Markland’s research into so-called “stand off” detection and warning systems – systems that can identify concealed weapons on individual attackers at distances up to 50 meters – will combine existing thermal sensors with new thermal signature-processing technology to create tools to help military and police personnel screen for would-be assailants. <?xml:namespace prefix = o ns = “urn:schemas-microsoft-com:office:office” />

“There are currently no adequate technology solutions available to homeland security and military personnel that can help them identify a suicide bomber or terrorist gunman before the attacker can get close enough to inflict real harm,” said Mr. Tarini. “We believe that Markland’s research may represent a leap forward in the creation of systems that can detect these attackers with a degree of success.”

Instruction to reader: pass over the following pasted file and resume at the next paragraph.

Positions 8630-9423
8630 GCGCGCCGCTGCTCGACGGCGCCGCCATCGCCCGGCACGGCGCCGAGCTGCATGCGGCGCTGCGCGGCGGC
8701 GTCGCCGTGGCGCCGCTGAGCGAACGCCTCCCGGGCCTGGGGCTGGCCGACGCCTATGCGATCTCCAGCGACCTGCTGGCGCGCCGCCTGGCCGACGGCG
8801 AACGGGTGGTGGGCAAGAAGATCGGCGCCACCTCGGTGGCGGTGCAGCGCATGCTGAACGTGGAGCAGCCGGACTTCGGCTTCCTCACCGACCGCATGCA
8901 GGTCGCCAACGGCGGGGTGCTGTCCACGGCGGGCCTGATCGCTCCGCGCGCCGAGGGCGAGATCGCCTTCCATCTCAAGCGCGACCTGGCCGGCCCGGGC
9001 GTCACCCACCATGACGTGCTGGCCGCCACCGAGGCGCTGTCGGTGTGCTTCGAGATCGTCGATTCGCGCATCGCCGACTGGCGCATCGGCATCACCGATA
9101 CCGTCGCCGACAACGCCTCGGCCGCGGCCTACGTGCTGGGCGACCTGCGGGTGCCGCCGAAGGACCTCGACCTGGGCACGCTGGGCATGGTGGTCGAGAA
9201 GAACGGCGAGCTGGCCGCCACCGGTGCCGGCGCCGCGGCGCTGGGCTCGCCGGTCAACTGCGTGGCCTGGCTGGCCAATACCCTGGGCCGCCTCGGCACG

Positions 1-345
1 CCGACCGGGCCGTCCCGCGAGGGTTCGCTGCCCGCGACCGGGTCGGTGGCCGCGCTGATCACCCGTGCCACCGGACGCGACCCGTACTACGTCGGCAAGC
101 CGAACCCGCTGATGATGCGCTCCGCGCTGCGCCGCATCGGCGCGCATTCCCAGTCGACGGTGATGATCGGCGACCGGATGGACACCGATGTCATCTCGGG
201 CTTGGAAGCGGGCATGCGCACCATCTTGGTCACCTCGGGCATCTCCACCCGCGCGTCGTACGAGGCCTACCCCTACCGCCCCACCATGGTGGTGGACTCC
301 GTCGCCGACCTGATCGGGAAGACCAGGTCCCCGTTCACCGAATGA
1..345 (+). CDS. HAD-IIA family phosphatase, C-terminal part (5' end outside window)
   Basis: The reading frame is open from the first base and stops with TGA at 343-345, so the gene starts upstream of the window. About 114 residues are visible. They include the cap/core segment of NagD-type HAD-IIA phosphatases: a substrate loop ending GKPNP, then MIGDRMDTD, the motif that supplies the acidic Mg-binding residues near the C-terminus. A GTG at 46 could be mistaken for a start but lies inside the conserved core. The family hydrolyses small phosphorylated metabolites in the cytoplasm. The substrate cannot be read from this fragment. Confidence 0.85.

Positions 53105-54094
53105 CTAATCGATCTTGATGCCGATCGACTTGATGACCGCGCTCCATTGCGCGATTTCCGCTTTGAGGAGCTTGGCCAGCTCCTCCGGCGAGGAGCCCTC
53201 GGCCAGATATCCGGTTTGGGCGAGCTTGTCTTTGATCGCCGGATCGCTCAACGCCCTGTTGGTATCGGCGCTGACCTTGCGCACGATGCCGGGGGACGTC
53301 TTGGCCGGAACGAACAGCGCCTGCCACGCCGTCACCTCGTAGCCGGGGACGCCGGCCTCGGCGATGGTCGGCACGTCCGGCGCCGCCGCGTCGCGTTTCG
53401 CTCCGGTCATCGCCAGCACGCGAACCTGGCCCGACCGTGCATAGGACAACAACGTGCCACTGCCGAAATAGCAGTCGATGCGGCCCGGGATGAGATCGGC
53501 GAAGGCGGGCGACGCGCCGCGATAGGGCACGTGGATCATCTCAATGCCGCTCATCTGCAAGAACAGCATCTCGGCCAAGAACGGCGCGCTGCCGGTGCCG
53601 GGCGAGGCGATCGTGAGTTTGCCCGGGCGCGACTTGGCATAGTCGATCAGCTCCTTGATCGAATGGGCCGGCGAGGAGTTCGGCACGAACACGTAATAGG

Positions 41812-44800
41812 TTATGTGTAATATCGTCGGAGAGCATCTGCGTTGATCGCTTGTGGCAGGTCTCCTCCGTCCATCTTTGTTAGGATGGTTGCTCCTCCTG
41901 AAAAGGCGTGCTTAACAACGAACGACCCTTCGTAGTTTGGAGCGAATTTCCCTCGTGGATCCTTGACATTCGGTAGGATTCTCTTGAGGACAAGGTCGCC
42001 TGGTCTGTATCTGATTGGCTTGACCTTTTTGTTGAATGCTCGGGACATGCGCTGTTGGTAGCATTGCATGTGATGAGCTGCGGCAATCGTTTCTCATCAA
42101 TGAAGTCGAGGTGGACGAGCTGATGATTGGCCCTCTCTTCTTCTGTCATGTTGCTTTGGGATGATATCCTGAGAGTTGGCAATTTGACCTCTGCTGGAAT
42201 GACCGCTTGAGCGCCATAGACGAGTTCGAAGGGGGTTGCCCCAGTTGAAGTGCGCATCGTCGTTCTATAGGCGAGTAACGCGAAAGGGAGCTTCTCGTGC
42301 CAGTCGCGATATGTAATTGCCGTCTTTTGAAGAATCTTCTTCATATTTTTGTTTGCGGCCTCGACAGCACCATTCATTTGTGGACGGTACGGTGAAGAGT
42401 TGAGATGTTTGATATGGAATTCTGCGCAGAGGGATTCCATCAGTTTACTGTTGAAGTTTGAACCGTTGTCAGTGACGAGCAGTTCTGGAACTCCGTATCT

Markland’s concealed weapons stand-off systems initiatives are based on modifications to thermal sensors that are already deployed in large numbers throughout the military. The new stand-off solutions will augment the thermal imaging capabilities of these sensors with innovative signal processing techniques that process different wavelengths of light and heat. This will enable the systems to help military and law enforcement personnel more quickly and more easily detect guns or bombs concealed on the persons of would-be attackers and terrorists.

The stand-off systems will also integrate innovative methods of analyzing human behavior, including unnatural physical movement and facial biometrics that are associated with malicious intent, such as thermal signatures, to increase the ability to identify potential terrorists or other dangerous individuals.